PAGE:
In A Laughable Empire, Todd Thompson locates American comedy about Pacific Islanders in the archives of nineteenth-century periodicals and offers analysis of what attitudes these jokes convey. The book thus develops a compelling response to Judith Yaross Lee’s call for scholars to explore the relation between humor and imperialism by arguing that comedy is “contact” (7) and that these jokes both served and resisted US expansion in the Pacific (10). As Thompson admits, the category of Pacific Islanders that he deploys is incredibly broad and risks flattening differences among peoples within it. In keeping with his attention to making both ethical and nuanced claims throughout, he examines when comedy centers more specifically on Hawaiians or Fijians. Yet because nineteenth-century periodicals often treat Pacific Islanders as interchangeable, he argues that analyzing depictions of these disparate peoples together elucidates US American perceptions of them. Thompson’s “contextualized close readings” explore how individual...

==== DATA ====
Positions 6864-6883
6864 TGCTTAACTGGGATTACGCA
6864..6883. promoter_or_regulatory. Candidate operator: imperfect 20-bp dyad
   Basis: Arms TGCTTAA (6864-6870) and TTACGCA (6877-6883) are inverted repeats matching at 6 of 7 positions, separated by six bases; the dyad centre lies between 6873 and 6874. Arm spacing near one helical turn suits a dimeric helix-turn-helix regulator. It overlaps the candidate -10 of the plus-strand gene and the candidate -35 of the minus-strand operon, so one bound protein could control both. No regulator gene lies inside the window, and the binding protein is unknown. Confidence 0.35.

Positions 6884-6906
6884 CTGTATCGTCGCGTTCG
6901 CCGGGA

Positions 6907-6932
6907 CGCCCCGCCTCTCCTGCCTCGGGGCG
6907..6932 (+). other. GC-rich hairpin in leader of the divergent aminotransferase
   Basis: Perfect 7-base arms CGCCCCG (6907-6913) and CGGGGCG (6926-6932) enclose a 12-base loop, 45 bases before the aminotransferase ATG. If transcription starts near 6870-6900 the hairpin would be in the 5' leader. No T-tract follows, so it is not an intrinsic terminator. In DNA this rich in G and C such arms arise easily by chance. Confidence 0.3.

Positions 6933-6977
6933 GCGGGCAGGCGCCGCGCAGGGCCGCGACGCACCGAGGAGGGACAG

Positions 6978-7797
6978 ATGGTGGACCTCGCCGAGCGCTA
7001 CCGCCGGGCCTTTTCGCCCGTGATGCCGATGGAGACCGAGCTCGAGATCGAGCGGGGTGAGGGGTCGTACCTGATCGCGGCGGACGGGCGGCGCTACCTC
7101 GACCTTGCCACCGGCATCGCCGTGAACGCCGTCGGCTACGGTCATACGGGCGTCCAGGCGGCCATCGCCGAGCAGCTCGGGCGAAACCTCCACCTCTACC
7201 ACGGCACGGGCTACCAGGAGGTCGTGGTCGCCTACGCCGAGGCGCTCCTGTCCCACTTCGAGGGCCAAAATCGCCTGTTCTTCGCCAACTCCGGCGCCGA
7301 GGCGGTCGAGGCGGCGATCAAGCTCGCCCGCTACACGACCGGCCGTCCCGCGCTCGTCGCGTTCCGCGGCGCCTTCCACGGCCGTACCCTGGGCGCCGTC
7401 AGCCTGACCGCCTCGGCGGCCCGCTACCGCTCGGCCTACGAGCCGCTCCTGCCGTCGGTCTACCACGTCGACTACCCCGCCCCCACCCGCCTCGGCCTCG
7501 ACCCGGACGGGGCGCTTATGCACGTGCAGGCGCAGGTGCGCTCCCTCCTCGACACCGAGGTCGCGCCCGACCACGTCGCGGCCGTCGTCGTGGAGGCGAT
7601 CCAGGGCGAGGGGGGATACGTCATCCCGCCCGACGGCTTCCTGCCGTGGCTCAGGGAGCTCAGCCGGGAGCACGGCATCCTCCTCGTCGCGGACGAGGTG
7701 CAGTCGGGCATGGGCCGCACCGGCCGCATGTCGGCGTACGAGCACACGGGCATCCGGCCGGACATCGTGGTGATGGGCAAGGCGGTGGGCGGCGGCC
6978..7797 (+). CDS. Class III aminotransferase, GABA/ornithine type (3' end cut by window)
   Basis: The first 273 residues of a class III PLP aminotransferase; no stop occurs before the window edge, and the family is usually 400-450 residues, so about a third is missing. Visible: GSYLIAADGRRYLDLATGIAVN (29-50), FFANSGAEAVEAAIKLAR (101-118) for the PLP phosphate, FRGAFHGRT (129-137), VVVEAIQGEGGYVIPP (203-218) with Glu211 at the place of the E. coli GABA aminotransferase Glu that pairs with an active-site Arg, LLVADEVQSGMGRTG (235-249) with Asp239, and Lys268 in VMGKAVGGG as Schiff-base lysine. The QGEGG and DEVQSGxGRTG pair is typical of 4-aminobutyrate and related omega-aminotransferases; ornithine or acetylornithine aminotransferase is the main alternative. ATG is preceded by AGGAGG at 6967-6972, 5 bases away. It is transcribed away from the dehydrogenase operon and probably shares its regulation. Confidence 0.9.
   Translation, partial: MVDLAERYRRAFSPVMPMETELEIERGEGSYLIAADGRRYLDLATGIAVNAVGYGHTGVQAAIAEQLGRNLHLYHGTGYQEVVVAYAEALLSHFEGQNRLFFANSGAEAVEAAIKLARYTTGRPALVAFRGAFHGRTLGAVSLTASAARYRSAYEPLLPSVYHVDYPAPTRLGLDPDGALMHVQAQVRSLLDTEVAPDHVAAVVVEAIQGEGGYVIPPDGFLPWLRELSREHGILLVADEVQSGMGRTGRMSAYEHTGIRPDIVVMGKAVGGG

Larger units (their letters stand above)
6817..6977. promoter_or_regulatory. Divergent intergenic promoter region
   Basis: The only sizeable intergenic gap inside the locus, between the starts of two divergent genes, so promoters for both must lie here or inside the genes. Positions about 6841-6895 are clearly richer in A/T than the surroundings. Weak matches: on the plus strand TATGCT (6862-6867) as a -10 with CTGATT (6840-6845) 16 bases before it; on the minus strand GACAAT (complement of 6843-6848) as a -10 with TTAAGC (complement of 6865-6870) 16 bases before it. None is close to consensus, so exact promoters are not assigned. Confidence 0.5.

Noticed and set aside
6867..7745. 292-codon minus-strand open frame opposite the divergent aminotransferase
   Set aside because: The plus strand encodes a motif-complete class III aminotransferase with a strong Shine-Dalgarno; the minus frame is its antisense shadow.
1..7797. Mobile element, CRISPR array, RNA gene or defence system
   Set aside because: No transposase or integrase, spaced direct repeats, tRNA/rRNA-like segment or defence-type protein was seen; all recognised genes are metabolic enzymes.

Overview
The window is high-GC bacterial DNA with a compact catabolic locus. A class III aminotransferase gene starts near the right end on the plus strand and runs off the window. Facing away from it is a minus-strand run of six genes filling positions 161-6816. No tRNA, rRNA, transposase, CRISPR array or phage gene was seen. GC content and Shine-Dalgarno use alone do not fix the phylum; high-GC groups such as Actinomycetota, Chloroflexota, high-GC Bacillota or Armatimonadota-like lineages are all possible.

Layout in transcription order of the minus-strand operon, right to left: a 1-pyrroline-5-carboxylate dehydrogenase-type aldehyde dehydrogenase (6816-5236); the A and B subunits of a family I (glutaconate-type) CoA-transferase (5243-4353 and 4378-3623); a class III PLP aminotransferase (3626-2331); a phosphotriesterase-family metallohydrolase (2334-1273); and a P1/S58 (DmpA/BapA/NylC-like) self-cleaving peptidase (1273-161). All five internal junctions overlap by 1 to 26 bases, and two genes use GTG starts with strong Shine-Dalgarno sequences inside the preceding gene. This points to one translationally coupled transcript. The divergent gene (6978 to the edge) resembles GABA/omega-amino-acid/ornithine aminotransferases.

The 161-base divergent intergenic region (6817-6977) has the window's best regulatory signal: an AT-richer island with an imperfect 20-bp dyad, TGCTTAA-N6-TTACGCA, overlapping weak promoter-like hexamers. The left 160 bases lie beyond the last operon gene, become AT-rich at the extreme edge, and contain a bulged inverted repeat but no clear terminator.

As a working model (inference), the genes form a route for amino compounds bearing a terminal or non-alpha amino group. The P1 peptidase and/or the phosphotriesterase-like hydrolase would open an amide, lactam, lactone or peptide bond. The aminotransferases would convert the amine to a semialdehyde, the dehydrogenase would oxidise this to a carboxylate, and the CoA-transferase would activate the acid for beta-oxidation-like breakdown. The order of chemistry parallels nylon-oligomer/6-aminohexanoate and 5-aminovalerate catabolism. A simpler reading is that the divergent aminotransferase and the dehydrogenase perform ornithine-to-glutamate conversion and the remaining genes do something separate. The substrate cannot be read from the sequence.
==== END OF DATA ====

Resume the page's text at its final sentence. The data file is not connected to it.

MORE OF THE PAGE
You do not currently have access to this content.